Coping with Insect Bites and Stings

Insect bites and stings may be common, but they are a definite nuisance. Bites and stings typically cause pain, inflammation, itching, and sometimes even allergic reactions. In some cases, a severe reaction can result in nausea, fever, difficulty breathing, hives, increased heart rate, and the swelling of the throat. Anyone experiencing a severe reaction to an insect sting or bite should seek medical attention immediately. The following insects are among the most common types to bite or sting. Once you identify the insect bite, you can typically treat it at home.

Bee

Most people know full well when they’ve been stung by a bee. Unlike a mosquito bite, which may go unnoticed until it begins to itch, a bee sting causes immediate pain. If you get stung by a bee, you should first remove the stinger from the wound and apply ice for about twenty minutes. If you have honey, you can apply that next. Honey is an excellent natural remedy for bee stings. Many people experience pain in the area of the bee sting for about a day or two. If the pain is bothersome, you can take ibuprofen as directed on the bottle. Be sure to keep the area clean for several days after the sting. Follow this treatment plan in the case of a wasp sting as well.

Mosquito

Mosquitoes are a decided bane, and their bites pose dangerous health risks all over the world. Carriers of disease, mosquitoes can be repelled by wearing bug repellant or staying indoors when mosquitoes are active such as early morning and dusk. If you are bitten by a mosquito, you might not realize it until the bite begins to itch. A mosquito bite generally results in puffy bump that is pinkish-white in color. Within a day, this bite typically changes to a hard red bump. To deal with the itching associated with a mosquito bite, wipe the area with rubbing alcohol. For severe itching, you can apply a paste made from baking soda and warm water to the bite.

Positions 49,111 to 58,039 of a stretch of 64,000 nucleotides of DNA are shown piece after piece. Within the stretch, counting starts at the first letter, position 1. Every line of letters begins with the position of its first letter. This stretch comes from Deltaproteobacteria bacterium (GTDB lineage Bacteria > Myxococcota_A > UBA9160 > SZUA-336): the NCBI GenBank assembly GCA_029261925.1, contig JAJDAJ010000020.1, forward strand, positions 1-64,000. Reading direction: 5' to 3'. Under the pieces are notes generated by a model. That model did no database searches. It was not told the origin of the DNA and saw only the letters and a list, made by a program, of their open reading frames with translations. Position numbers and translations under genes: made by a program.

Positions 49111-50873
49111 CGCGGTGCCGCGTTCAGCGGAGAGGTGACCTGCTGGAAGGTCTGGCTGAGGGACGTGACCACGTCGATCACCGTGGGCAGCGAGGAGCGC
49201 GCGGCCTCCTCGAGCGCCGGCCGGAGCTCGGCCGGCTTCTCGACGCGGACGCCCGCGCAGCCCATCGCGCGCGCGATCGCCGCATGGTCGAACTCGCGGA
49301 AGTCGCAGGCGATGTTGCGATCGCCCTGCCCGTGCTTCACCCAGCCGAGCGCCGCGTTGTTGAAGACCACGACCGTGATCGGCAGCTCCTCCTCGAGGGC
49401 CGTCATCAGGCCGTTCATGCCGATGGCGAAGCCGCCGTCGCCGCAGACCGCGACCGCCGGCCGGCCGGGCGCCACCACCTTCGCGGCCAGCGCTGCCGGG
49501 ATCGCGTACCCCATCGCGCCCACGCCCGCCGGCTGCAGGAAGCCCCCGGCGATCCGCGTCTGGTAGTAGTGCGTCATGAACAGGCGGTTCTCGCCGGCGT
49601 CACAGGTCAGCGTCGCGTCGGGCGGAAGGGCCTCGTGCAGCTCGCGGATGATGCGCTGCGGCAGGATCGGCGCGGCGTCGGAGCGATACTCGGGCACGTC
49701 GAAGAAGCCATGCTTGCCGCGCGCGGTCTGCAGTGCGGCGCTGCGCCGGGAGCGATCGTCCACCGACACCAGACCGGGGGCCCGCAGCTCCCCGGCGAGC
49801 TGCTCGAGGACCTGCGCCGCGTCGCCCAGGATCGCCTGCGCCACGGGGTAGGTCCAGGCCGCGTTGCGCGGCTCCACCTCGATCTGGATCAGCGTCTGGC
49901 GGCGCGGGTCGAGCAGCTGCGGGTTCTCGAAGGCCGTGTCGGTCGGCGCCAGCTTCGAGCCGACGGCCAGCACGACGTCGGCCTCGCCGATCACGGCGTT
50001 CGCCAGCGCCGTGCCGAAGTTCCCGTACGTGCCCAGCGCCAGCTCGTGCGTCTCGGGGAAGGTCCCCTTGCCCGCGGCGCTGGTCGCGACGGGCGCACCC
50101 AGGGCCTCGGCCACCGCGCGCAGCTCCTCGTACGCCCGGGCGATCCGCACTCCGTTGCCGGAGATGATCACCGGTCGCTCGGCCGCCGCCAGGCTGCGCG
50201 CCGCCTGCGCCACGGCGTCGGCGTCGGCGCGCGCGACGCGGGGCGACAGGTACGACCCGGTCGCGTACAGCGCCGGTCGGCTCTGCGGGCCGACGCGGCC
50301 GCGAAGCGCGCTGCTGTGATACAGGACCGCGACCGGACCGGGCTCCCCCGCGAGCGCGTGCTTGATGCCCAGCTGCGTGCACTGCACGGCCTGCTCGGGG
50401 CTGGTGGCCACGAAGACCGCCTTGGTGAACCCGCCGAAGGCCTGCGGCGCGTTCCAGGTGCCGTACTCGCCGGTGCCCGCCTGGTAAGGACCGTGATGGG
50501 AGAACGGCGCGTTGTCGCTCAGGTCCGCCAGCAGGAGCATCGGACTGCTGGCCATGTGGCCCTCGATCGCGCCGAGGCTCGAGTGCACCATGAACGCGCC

Spider Bite

Depending on where you live, a spider bite may require medical attention, particularly if you experience nausea or fever. If the bite forms a bull’s eye shape on the skin and begins to blister, you may have been bitten by a brown recluse spider and will need medical treatment. For common spider bites, however, you’ll simply want to control the itching and swelling associated with the bite. First wash the bite area and then apply an ice pack to reduce the swelling. If the itching bothers you, apply rubbing alcohol to the bite.

Flea Bites

If you live with pets, you may be at increased risk for flea bites. Fleas will bite any warm-blooded creature–not just your pets. The most important thing in the case of a flea bite is to make sure your home is not infested. If you are bitten by a flea outside of your home, you might simply treat the bite, which tends to be itchy and may cause a small raised red bump. An over-the-counter cream or lotion may help sooth bites. You may also wish to take an antihistamine tablet for severe itching. Remember that the bites won’t stop in your home, however, until you rid the premises of fleas.

Ticks

If you live in or near the country, tick bites are a common occurrence, but one you’ll want to avoid. Unlike many insects that bite and then disappear, a tick bites and invariably remains attached to its host. It’s important that you remove the entire tick from your skin before treating the bite area. Often these bites resemble spider bites; however, you can tell it’s a tick bite if the insect is still there. Remove the tick with tweezers and then clean the area well with soap, warm water, and rubbing alcohol.

Insect bites and stings are troublesome, but usually harmless. However, if your symptoms become severe or the bite does not improve in a few days, you should seek medical attention.

By | 2017-03-21T16:46:54+00:00 October 3rd, 2014|Pest Control|0 Comments

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